(Courtesy of Luceplan)
Luceplan’s Curl LED lamp, frontal view

It sounds like something that only a technology nerd could love: an LED bulb that’s shaped like a mini-ice hockey puck, with an adjustable color temperature that ranges from rosy amber (2400 degrees Kelvin) to a calming white (3500 degrees Kelvin) and a dimming capacity that goes from 100 percent to zero.

But add British designer Sebastian Bergne to the picture, and this little LED hockey puck zooms right up to the really cool department. He embedded it into a thin wisp of white plastic that’s shaped like a curl and as light and playful as a beam of light.

It looks like a small sculpture.

“Curl,” as Bergne calls this neat little design, is not merely cool, however. It’s also educational. His client, Luceplan, an Italian lighting manufacturer, wanted a design that demonstrated two things. First, that an LED bulb can have many shapes, including one that resembles an ice-hockey puck (the one here is about 1 1/2 inches in diameter).

The second and even more important directive was that the design provides homeowners with a hands-on lesson in the different colors of LED light that are available. Incandescent bulbs, considered the gold standard by most consumers, have only one slightly yellowish/red color, designated by its Kelvin temperature of 2700 degrees. LED bulbs, in contrast, can have Kelvin temperatures that range from 2400 degrees Kelvin (it’s reddish with a touch of yellow) to 6500 degrees Kelvin (it’s garishly white). The bulb in the Curl lamp ranges from the low end of the LED color temperature scale to the middle, the normal range for residential and home office use.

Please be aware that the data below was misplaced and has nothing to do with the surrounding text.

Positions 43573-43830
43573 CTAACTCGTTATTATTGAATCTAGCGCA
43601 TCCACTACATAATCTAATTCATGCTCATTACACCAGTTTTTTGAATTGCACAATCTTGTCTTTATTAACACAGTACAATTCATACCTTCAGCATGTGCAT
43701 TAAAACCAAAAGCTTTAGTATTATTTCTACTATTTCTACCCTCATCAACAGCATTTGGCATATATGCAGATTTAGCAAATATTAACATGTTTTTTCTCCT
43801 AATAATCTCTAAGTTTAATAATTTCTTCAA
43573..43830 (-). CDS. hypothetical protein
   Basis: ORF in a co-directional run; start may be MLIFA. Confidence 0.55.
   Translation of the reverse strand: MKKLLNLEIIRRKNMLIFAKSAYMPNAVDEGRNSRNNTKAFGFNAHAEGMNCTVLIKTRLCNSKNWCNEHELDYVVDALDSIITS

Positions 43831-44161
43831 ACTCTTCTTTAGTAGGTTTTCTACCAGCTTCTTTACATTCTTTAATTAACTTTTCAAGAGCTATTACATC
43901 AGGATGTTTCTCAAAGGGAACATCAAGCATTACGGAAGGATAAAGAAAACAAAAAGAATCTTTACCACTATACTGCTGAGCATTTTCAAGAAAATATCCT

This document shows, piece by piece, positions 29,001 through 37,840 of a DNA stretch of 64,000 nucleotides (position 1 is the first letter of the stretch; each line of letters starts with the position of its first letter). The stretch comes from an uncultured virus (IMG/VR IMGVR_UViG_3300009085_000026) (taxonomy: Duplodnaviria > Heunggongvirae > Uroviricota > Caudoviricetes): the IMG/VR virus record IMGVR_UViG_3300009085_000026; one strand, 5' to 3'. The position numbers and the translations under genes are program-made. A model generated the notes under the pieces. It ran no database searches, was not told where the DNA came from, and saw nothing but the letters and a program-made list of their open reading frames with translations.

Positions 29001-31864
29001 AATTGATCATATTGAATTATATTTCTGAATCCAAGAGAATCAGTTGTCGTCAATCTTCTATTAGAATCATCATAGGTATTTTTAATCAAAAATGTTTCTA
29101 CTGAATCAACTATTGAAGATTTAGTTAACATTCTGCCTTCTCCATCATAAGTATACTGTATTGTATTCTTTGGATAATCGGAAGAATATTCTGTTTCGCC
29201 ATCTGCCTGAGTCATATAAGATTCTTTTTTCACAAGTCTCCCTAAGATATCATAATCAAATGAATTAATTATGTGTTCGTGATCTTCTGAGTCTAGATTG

To give the Curl a little time warp twist, Bergne’s controls for this digital LED bulb are analogue-styled. You adjust the color temperature by turning a chrome ring around the light in the same way that you adjust the volume knob on your car radio.

Curl, which measures about 10-inches high, functions equally well in an upright position or on its side. And, like a small sculpture, it’s meant to accessorize a space and create a mood, not illuminate an entire room. The quality of the light is soft and indirect (it’s reflected off the “curl”), just the thing for a romantic, candlelit dinner or light-hearted pillow talk.

The light bulb cannot be changed, but, as with all LED bulbs, this one has a very long life — about 40,000 hours or, with normal usage, about 15 years, Bergne said.

Luceplan’s suggested manufactured retail price is $435. It retails for $369 (a 15 percent discount) at Illuminations, a local lighting shop with stores in Georgetown and downtown D.C.

Katherine Salant has an architecture degree from Harvard. A native Washingtonian, she grew up in Fairfax County and now lives in Ann Arbor, Mich. If you have questions or column ideas, she can be contacted at salanthousewatch@gmail.com or www.katherinesalant.com.